The first step was to very carefully remove the shell, starting with the tiny break each chick had already made, being extremely careful not to push any sharp-edged shell into the egg. Then I lifted a bit of the membrane (it usually only has a tiny hole through which the chick has been scratching at the egg with the "egg tooth" on the top of its beak) to allow the chick some more air - the later-assisted chicks also got a tiny bit of water on the end of my finger at this point too, since I figured they'd be getting a bit dehydrated by that time. Then I gently pulled the membrane away, back to where I'd unpicked the shell. The membrane bleeds a little, but that doesn't harm or hurt the chick.
Chicks are so exquisitely folded inside their space - the right wing is up over the head of the bird and the right leg and foot can be seen.
Once I'd exposed the chick enough, I put each one under a lamp for ongoing warmth, while it unfurled itself and completed the hatching process. If all the shell is removed too quickly, the chick's abdominal opening doesn't have a chance to close completely and the chick will usually die, so I have learnt to leave them to push themselves out on their own during this part of the hatching.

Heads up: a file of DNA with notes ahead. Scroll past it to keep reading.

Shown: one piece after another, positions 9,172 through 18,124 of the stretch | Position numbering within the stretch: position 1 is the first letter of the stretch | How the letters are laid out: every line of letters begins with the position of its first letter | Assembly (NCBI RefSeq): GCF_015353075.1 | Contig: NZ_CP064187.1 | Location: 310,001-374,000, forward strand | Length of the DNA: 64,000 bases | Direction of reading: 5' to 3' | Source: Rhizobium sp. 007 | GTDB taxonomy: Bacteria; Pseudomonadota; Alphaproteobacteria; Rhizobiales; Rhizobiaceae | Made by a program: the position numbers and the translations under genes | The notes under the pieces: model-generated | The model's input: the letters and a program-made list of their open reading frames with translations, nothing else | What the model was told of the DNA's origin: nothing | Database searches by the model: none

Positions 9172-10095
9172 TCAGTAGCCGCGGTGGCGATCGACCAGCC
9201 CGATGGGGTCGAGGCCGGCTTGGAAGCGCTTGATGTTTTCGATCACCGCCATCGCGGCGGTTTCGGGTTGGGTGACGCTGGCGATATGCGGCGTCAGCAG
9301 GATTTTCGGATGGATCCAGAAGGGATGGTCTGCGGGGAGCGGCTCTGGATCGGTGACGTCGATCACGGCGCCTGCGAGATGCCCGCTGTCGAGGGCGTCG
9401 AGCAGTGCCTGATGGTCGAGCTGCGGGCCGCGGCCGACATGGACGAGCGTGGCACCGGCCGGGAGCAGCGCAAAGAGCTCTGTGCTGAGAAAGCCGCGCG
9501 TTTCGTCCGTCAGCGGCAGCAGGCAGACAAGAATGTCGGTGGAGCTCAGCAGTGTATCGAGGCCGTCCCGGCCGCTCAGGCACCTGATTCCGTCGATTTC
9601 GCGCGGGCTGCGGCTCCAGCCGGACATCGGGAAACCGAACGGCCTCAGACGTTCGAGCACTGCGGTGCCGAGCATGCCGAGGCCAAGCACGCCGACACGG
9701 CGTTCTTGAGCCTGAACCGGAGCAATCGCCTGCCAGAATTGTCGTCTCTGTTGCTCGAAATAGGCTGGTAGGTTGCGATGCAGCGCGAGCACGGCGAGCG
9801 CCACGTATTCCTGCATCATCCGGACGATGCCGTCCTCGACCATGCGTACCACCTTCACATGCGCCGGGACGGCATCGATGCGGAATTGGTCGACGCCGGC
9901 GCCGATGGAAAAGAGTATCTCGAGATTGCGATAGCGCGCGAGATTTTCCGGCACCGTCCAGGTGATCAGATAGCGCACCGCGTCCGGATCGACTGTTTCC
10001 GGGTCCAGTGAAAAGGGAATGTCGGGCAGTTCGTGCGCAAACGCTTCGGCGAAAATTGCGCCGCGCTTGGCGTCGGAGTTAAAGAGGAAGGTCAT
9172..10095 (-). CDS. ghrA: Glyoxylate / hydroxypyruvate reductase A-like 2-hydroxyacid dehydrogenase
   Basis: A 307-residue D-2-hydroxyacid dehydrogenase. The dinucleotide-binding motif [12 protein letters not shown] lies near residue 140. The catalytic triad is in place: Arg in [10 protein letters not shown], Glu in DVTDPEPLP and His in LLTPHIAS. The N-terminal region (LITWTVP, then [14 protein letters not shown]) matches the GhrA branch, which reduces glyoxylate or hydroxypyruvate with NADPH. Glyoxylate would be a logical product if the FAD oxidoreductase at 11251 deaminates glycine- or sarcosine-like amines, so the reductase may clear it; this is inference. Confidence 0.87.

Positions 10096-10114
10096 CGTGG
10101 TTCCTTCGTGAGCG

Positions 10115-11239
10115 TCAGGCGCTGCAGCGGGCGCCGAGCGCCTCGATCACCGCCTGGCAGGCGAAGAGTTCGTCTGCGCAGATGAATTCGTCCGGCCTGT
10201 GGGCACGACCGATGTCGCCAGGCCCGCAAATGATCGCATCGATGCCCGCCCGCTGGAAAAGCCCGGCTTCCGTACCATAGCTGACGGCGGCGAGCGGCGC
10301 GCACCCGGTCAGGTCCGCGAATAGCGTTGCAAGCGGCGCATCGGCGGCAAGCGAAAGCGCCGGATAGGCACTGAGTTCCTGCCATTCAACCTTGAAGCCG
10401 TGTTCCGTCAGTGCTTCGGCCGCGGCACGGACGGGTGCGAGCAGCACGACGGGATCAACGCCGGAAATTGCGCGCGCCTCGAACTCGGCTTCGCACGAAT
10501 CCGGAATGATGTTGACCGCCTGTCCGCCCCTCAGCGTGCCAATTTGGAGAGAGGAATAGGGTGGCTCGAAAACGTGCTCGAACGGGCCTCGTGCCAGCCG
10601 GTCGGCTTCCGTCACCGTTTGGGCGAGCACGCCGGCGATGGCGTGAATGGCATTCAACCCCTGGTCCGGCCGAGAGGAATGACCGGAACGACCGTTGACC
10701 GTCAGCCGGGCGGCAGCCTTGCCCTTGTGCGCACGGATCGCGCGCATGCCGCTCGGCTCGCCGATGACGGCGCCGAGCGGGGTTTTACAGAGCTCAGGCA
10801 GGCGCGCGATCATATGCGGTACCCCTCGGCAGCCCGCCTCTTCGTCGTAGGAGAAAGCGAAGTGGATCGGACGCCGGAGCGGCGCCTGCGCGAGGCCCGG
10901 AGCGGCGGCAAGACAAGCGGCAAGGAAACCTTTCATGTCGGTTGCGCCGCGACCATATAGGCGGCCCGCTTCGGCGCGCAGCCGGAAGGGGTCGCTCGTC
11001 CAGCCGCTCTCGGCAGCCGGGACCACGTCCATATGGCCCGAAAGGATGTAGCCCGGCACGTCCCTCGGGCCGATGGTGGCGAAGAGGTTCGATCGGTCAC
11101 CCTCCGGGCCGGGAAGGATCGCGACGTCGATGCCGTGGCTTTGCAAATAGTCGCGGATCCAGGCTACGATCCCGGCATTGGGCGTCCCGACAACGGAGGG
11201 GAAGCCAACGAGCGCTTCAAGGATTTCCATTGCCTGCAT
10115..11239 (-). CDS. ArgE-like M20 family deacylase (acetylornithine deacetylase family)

There were nine eggs and I lost only one chick, which is pretty good going, under the unusual circumstances through which I'd put them!
We had 12mm of rain to six o'clock this evening. In the middle of some of the wettest part late this afternoon, I brought #390 in to the yards and inseminated her; she's the first cow I've done this season.
The pheasant chicks were all alive and lively this morning, so they spent their first morning back under the angle-poise lamp with some chick starter crumbles and water and seem to be doing very well.